Sharlto Copely is the secret weapon of the amnesia thriller Open Grave. The District 9 actor easily flits between monster, savior, and victim in a role that demands that he not know whether he's any of the above. His work here is strong enough that it allows some of the deficits of Open Grave to slide.
Copely's a John Doe who wakes up in a pit of dead bodies, bloodied, alone, and with no memory of his identity or how he got there. Making his way to a nearby cabin, he discovers other survivors who've found scraps of their identity, but still don't know what they were doing out in the middle of the woods or if they can trust this armed newcomer.
Working from a script from Eddie and Chris Borey, director Gonzalo López-Gallego constructs a mystery that feels like Simon Brand's Unknown in an Outbreak scenario. The connection between this motley collection of men and women (including Josie Ho, Thomas Kretschmann, and Erin Richards) is intriguing but undone somewhat by the decision to keep many of the performances cranked at a disaster movie 11.
Nowhere is this most evident than with genre vet Kretchsmann's character Lukas, whose overactive fight or flight response keeps him butting heads with John for much of their time together onscreen. Rather than ratcheting up the tension, it's exhausting - since we know so little about these characters, the conflicts lack weight. Why do we care what happens to one overly aggressive guy we just met if he keeps acting like a paranoid psychopath? Josie Ho, playing a nameless mute who doesn't understand English is similarly misused, forced to pantomime wildly for a group of strangers who mostly ignore what are clearly warnings from someone who's been to this rodeo before.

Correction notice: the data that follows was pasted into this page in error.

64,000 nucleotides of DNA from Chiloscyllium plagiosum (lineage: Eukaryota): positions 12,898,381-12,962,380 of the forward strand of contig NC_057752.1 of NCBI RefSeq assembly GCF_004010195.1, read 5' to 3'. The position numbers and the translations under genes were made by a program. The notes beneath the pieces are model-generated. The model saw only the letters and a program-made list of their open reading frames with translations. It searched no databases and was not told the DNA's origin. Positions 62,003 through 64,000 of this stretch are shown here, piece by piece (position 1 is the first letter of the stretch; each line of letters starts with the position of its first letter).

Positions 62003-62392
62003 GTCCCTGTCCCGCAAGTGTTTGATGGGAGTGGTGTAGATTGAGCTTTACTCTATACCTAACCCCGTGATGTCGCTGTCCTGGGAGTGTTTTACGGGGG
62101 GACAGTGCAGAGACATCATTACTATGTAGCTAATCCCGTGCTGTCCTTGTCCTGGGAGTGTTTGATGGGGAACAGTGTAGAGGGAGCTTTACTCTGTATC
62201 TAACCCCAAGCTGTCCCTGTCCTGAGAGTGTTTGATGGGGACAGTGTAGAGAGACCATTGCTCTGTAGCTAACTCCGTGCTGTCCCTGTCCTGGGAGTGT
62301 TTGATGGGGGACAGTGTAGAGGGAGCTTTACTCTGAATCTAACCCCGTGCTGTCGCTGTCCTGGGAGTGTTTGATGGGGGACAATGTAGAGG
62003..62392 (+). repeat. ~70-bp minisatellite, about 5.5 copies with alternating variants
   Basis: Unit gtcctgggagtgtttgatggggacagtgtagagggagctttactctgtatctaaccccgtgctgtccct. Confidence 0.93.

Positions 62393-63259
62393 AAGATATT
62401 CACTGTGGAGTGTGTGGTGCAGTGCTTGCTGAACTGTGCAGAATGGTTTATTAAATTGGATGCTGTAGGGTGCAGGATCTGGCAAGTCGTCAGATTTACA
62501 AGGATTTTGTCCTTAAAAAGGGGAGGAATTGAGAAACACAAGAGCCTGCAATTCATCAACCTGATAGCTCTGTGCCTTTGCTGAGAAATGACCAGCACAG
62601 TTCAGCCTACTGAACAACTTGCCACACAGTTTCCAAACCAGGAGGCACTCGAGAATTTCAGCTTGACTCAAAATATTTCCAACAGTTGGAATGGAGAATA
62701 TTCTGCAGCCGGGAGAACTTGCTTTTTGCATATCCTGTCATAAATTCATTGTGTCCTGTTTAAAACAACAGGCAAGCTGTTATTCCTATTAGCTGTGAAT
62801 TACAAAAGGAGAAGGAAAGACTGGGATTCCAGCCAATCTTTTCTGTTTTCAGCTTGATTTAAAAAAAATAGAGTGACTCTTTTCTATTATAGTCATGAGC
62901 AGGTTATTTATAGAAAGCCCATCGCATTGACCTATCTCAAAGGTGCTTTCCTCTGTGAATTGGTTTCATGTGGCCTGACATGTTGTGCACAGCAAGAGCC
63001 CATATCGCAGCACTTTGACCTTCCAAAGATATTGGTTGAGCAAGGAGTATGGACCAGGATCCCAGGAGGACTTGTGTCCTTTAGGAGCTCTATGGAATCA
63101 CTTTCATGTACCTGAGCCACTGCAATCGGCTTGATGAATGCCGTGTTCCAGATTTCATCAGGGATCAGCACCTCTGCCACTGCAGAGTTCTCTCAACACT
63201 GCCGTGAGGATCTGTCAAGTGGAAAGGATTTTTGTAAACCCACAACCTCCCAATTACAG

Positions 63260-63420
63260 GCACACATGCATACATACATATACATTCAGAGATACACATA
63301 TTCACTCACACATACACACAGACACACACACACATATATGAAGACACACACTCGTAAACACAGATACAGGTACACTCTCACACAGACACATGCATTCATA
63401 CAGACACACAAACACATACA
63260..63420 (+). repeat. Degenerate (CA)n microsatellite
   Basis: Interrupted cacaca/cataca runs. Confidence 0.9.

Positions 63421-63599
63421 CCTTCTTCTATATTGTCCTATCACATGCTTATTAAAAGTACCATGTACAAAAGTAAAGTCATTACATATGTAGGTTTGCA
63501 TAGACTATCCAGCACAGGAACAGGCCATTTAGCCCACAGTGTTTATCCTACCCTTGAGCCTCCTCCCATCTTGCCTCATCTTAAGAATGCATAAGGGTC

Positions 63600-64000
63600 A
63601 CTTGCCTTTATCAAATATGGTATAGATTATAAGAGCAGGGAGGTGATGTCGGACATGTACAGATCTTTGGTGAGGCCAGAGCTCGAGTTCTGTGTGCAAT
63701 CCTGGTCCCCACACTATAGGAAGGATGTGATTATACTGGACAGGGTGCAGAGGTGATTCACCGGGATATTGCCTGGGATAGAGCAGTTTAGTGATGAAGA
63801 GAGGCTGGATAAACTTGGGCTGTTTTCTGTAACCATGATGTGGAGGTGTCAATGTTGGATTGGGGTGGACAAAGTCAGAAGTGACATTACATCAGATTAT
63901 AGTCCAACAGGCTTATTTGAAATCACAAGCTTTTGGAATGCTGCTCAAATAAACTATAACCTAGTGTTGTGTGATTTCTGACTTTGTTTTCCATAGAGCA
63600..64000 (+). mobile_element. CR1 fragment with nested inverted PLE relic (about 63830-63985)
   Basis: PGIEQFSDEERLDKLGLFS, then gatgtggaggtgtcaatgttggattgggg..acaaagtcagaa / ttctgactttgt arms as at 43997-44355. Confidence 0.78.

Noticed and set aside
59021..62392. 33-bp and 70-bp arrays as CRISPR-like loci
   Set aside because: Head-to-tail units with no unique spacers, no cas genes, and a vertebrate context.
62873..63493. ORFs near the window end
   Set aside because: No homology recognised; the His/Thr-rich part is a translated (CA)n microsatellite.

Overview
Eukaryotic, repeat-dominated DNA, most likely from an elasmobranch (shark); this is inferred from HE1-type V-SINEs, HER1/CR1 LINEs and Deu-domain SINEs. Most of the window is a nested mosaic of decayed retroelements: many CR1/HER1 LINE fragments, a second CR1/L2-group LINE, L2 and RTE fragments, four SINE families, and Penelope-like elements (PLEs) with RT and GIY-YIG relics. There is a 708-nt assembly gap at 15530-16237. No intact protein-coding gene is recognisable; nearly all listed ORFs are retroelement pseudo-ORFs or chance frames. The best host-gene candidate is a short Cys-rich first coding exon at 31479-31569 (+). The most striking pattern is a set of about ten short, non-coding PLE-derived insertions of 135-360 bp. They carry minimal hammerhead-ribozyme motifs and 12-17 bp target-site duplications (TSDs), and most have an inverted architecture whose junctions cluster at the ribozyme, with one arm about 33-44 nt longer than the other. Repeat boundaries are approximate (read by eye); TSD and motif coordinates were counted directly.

At the center of it all is Copely, whose character doesn't know if he's the villain or the hero in his own story, and treads a fine line trying to figure it out. How the actor keeps the film afloat is in giving John a hint of danger but hope that he's a good guy - most of us want to be the hero, and John is no different, even if he's convinced that he might have done something horrible to these people to put them in this situation. That's a smart and very human take on the character, complemented by John's interactions with the sensitive Nathan (Joseph Morgan) and the possible-maybe love interest Sharon (Erin Richards), each bringing out John's better angels (even as he's convinced they don't exist).
When the back two-thirds of the film turn into - well, not a zombie movie - where interest should start flagging, Open Grave keeps things lively thanks to clear indications that the crazies out to get our survivors aren't the walking dead. We get hints that they operate by a certain set of rules; for instance, why does a strung-up corpse stop a group of these unnamed infected later in the film - it's an intriguing question, but the how and the why of the infection are sideshows and aren't really the mysteries in which Open Grave is interested.
If you can roll with the everyone-yelling-at-everyone-in-crisis trope, there are some strong performances and an intriguing mystery at the heart of Open Grave. Whether you're on board with the final resolution of the mystery remains to be seen (it's got some problems - why not just keep notes in their pockets, for one), but it's a mystery well worth checking out.